The Somali government and the Islamist forces that control many parts of the country
are expected to meet for a much-delayed second round of Arab League-mediated talks in Sudan later this week but remain at odds on numerous key matters. Most critical is the proposed deployment of an East African peacekeeping force to help the government shore up its limited authority, a mission the Islamists have vowed to resist.
The Intergovernmental Authority on Development, a regional organization, including Djibouti, Eritrea, Ethiopia, Kenya, Somalia, Sudan and Uganda, says preparations have been made to dispatch African peacekeeping troops to Somalia by October.
Ethiopian Prime Minister Meles Zenawi and the Kenyan President Mwai Kibaki agreed during talks Tuesday to support the deployment of peacekeepers in Somalia to ensure political stability. Uganda has also voiced a strong commitment to sending troops.
The mission aims at strengthening the transitional government's limited authority in the southern and central regions of Somalia, including the capital Mogadishu where the Islamist courts have established control.
But the mission will meet some resistance.
The Islamists, who seized Mogadishu from factional warlords in June, have vowed to resist at any cost the deployment of peacekeepers. Sheikh Hassan Dahir Aweys, the spiritual head of the Islamic forces has openly threatened neighboring Kenya and Ethiopia for attempting to intervene. He has warned that Islamists will wage a holy war against any foreign invasion.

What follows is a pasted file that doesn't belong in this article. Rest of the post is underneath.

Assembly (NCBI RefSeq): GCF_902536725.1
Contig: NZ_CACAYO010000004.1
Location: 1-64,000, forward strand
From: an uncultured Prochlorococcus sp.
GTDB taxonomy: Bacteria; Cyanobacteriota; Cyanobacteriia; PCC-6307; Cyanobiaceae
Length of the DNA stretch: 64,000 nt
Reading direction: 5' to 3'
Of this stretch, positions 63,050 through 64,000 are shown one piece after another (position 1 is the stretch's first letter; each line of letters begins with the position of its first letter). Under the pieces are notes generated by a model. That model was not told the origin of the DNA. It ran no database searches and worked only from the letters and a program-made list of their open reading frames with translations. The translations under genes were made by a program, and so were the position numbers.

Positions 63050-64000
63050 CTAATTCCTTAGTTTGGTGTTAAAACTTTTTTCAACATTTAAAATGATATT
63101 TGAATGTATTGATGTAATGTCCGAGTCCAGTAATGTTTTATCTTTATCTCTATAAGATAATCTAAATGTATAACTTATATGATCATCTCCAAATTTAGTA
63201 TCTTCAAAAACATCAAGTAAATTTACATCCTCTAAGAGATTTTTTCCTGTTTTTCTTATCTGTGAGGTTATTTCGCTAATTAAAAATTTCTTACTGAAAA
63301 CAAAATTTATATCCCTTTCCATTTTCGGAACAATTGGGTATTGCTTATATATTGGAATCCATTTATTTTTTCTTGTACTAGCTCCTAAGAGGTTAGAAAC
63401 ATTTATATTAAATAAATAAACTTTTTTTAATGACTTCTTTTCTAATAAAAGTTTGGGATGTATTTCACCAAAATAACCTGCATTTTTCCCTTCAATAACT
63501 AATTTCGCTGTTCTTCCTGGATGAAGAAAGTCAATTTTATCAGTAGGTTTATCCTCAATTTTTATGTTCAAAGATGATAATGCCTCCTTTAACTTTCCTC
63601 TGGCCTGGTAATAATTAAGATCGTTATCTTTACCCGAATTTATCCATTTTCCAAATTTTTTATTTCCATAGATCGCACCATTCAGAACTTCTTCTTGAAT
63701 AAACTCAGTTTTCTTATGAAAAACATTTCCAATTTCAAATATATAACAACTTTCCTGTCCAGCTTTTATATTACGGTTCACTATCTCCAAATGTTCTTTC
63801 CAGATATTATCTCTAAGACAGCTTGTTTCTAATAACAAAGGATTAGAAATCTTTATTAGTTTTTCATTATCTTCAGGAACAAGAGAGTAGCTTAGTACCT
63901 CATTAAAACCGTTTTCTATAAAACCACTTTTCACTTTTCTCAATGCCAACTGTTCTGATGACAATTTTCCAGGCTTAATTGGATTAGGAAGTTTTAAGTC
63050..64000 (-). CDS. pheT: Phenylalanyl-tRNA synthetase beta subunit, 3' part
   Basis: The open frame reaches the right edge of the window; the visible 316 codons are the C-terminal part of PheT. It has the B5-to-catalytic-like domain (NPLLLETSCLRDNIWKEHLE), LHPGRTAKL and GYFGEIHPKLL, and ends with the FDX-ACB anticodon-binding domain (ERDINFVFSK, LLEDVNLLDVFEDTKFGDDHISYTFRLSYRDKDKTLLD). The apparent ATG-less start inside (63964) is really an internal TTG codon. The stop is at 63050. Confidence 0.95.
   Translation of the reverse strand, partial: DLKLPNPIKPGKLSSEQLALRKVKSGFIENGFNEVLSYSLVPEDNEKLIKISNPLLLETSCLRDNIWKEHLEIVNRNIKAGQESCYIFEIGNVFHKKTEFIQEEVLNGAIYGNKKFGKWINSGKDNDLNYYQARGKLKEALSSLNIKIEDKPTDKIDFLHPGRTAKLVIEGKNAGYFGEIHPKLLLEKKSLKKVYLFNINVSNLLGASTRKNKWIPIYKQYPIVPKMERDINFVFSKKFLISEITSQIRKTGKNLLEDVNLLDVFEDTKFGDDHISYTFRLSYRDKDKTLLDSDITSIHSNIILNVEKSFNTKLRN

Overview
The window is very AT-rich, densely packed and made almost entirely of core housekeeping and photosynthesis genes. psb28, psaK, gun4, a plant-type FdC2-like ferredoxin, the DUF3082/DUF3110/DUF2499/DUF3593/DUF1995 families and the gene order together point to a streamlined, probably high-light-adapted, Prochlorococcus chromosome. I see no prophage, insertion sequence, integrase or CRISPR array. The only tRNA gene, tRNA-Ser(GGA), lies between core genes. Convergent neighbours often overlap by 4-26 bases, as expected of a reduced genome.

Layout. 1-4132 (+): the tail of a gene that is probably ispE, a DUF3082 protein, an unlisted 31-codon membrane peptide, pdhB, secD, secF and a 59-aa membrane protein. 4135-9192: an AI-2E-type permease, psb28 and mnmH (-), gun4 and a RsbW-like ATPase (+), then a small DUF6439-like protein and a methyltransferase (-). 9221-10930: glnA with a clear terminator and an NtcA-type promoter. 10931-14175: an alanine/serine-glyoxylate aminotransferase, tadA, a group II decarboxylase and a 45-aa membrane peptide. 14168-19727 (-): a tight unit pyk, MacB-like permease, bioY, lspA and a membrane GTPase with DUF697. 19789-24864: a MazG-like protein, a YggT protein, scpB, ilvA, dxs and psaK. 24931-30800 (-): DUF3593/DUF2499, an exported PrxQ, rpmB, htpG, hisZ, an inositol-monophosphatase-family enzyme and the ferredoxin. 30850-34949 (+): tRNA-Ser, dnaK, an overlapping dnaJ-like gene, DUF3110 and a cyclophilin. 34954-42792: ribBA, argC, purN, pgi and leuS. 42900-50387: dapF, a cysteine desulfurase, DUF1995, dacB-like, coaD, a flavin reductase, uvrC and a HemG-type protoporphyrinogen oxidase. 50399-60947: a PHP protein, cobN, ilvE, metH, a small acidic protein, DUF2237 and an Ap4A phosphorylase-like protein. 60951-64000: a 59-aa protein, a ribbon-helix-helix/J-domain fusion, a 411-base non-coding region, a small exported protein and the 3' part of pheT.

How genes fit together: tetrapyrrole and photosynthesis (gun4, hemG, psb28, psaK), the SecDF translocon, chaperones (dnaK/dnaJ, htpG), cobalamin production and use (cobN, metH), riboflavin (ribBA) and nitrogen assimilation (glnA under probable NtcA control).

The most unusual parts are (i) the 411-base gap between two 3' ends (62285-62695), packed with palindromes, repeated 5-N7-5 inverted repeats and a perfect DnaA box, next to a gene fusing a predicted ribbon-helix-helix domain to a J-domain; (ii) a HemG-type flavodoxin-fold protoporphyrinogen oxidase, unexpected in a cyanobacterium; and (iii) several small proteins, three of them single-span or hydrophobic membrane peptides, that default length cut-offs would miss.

Peace negotiations expected to begin this week in the Sudanese capital Khartoum between the transitional government and Islamists, will focus on the issue of foreign forces, says Najum Mushtaq, a Somalia analyst.
"The idea of sending forces without the consent of the major factions in Somalia, which includes the Islamic courts, would of course be disastrous. In the talks beginning in Khartoum, foreign forces will be the main contentious point in those talks," he said.
Key members of Somalia's transitional government have also opposed an immediate and rushed deployment of foreign forces, calling for the training and financing of Somali national forces instead. But Ethiopia and Kenya have for a long time been worried about the event of a civil war breaking out and flowing across their borders.
Somalia has been without a functioning central government since the ousting of Mohamed Said Barre in 1991, an event that plunged the country into civil war.